The Sunday Times, August 23, 2009
Manage Stress Effectively
Is work pressure and the office environment getting you down? Here’s how to cope.
Recent research is confirming what most people believe to be true from anecdotal evidence. Workplace stress is on the rise. In the United States, experts at the Centers for Disease Control and the National Institute for Occupational Safety and Health have found that:
Stress is linked to physical and mental health, as well as decreased willingness to take on new and creative endeavors.
Job burnout experienced by 25% to 40% of US workers is blamed on stress.
More than ever before, employee stress is being recognized as a major drain on corporate productivity and competitiveness.
Depression, only one type of stress reaction, is predicted to be the leading occupational disease of the 21st century, responsible for more days lost than any other single factor.
USD300 billion (S$436 billion), or $7,500 per employee, is spent annually in the US on stress-related compensation claims, reduced productivity, absenteeism, health insurance costs, direct medical expenses (nearly 50% higher for workers who report stress), and employee turnover.
The bad news is: workplace stress is a worldwide phenomenon. Statistics from a recent global stress research study show that increased stress is felt worldwide. In 1999, a consumer health survey found that among the various Asian societies, Singaporeans are most likely to have suffered depression, stress, and fatigue.
Less stress, more productivity
There are many obvious benefits in reducing stress in the corporate workplace: reduced medical expenses and downtime caused by absenteeism. There are also many hidden benefits to developing a happy, healthy, stress-free work environment: a more motivated work force; more creativity and innovation; higher productivity, and so on.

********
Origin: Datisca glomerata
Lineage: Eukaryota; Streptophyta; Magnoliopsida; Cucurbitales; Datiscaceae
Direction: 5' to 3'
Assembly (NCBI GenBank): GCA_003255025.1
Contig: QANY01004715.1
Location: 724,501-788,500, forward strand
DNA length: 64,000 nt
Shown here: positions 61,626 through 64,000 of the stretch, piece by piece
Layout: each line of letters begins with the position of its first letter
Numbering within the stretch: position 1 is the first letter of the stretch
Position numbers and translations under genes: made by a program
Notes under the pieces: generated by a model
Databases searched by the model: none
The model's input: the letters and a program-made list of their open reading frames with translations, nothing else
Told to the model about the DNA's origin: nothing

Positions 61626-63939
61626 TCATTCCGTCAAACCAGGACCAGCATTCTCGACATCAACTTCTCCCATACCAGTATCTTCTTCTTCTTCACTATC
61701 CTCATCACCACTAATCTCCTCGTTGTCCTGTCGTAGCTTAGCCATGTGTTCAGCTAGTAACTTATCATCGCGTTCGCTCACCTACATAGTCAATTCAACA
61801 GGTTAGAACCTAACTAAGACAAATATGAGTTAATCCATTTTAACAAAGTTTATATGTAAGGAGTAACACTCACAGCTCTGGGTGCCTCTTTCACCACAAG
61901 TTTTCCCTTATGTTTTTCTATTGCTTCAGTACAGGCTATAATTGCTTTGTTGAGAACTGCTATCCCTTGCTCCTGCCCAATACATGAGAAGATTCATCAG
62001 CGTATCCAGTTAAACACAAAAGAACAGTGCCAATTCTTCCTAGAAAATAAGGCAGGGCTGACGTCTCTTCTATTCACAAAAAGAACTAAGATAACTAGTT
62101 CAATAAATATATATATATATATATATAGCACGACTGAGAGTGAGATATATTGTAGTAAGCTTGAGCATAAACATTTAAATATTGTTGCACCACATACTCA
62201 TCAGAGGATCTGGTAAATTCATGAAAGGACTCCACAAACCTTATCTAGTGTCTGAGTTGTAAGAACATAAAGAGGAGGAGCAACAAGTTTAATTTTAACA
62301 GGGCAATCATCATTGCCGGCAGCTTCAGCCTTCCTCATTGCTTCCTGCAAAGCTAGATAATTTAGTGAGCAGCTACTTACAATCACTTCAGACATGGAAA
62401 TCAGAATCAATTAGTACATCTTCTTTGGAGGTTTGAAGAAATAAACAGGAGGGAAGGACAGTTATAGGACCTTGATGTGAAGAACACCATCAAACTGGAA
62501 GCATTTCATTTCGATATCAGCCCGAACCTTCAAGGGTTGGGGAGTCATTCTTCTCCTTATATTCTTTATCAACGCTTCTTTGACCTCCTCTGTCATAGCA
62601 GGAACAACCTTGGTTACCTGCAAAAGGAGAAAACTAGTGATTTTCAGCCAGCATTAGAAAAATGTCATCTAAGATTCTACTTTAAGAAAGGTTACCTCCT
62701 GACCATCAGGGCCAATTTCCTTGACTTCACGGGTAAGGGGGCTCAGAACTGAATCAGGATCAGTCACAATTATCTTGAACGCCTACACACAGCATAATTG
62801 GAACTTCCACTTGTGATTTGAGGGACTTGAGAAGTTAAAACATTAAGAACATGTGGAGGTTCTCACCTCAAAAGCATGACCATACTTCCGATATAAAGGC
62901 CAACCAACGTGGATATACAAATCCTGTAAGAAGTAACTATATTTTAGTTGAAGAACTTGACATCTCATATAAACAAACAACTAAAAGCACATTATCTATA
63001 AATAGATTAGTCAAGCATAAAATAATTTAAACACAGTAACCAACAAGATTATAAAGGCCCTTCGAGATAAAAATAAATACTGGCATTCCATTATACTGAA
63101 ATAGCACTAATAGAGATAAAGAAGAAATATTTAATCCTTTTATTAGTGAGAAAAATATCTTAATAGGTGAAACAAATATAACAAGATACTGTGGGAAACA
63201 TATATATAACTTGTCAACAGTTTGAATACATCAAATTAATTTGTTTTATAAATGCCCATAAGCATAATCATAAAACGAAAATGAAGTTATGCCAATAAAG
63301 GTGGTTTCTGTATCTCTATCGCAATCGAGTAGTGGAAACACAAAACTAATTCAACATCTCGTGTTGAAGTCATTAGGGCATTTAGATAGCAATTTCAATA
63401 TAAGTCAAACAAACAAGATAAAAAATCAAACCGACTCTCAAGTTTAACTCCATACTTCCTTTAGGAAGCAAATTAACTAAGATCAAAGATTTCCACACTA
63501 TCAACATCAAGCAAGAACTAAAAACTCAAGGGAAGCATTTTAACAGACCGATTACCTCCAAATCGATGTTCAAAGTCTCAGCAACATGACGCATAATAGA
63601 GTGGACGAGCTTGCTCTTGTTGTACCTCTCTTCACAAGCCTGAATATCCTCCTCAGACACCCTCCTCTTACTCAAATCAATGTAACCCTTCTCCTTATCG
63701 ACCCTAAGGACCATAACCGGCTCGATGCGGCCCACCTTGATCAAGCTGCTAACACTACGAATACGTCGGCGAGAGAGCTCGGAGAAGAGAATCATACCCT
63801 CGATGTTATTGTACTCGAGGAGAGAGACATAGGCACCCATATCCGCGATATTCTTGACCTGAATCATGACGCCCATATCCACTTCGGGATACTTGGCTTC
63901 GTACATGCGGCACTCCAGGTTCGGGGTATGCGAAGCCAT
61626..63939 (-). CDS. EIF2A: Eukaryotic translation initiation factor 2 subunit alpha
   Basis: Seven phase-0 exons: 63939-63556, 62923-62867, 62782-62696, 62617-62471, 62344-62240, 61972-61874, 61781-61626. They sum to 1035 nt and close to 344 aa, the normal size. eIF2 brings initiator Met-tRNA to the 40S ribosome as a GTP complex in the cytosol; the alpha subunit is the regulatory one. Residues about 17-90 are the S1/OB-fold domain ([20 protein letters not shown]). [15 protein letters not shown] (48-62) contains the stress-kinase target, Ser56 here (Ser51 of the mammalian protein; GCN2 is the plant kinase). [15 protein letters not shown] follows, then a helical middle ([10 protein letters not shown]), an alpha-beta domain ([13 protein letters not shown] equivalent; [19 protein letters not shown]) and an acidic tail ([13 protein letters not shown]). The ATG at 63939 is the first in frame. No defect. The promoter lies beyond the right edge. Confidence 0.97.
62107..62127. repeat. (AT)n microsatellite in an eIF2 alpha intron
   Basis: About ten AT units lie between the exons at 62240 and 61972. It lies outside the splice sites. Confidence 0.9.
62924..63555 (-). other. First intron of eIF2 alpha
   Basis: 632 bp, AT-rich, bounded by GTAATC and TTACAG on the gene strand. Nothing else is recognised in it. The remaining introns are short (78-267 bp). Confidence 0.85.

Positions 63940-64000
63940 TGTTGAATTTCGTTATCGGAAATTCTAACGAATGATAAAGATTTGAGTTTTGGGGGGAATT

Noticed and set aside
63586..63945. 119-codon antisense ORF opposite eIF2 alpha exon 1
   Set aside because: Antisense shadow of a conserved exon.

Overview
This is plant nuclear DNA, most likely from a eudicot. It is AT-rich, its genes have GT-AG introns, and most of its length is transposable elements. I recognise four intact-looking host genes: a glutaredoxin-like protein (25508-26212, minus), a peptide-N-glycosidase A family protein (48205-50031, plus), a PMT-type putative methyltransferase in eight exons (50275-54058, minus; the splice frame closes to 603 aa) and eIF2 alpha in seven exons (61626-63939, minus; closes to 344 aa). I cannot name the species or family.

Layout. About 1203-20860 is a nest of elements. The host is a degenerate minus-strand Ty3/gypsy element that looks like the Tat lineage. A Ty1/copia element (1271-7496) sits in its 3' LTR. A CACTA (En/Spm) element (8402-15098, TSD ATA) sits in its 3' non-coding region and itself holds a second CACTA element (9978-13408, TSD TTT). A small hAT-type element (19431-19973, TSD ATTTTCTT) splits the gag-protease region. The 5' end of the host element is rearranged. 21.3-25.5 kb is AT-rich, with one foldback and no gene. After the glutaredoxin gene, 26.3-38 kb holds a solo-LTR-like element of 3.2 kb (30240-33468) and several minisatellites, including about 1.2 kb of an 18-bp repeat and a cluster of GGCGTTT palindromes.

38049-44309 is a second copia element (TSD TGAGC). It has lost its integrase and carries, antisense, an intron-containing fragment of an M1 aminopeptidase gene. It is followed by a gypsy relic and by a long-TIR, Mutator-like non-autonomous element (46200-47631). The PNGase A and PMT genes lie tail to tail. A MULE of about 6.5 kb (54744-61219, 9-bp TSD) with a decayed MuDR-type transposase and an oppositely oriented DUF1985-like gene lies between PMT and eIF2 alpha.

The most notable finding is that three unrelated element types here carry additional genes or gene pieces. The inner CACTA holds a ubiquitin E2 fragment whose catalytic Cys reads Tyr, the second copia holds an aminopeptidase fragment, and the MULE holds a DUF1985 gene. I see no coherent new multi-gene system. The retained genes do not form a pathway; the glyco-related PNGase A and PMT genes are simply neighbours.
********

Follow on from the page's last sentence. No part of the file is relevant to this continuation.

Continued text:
Many of these involve taking a good look at how you function at work. So what can you do to reduce workplace stress? Here are some suggestions:
Find a more efficient way to carry out the tasks you do to achieve the same outcome;
Learn to manage your time more effectively. Prioritise tasks, delegate where you can and make sure you don't take on more work than you can handle;
Take regular breaks at work and try to finish one task before you begin another.
Make sure your work environment is comfortable and ergonomical. If it isn't, ask for help from your organisation's health and safety officer.
Where possible, get between six to eight hours uninterrupted sleep regularly. Sometimes projects need extra time, but working long hours over many weeks or months will only lead to diminishing performance, fatigue and insomnia; and
Take a look at your relationships with your colleagues – do you treat each other with respect and consideration? We spend long hours at work; it’s important that we build good relationships and enjoy our time at work.
Most importantly, find a purpose to the work you do. As John D. Rockefeller II once said, “The road to happiness lies in two simple principles: find what it is that interests you and that you can do well, and when you find it. Put your whole soul into it – every bit of energy and ambition and natural ability you have.”
Other ideas to help reduce your stress levels are:
Start exercising regularly: this is known to reduce stress and can help you feel better. Do at least 30 minutes of exercise each day. Choose an activity you enjoy - a brisk walk or a swim is ideal.
Learn relaxation techniques: this can help you sleep better and relieve stress-related physical pains such as stomach pains and headaches.
Share your problems: Get your worries off your chest by confiding in a trusted friend or member of the family. It can give you a fresh perspective and help to make stressful situations more manageable. You can also consult a health or life coach.
Control bad habits: Don't drink excessive alcohol or caffeine, and cut down on smoking. Instead of helping you, these stimulants will increase your stress levels.
Watch what you eat: Eat regular meals and a healthy, balanced diet with plenty of fresh fruit and vegetables.
Count the positives: At the end of each day, reflect on what you've achieved rather than worry about unfinished work. Don't be too hard on yourself and remember to take each day as it comes.
Article by Dr Kevin Ong of Health Coach International. To register for a Stress Management workshop, sms +65-8228 8938 or email: firstname.lastname@example.org or visit: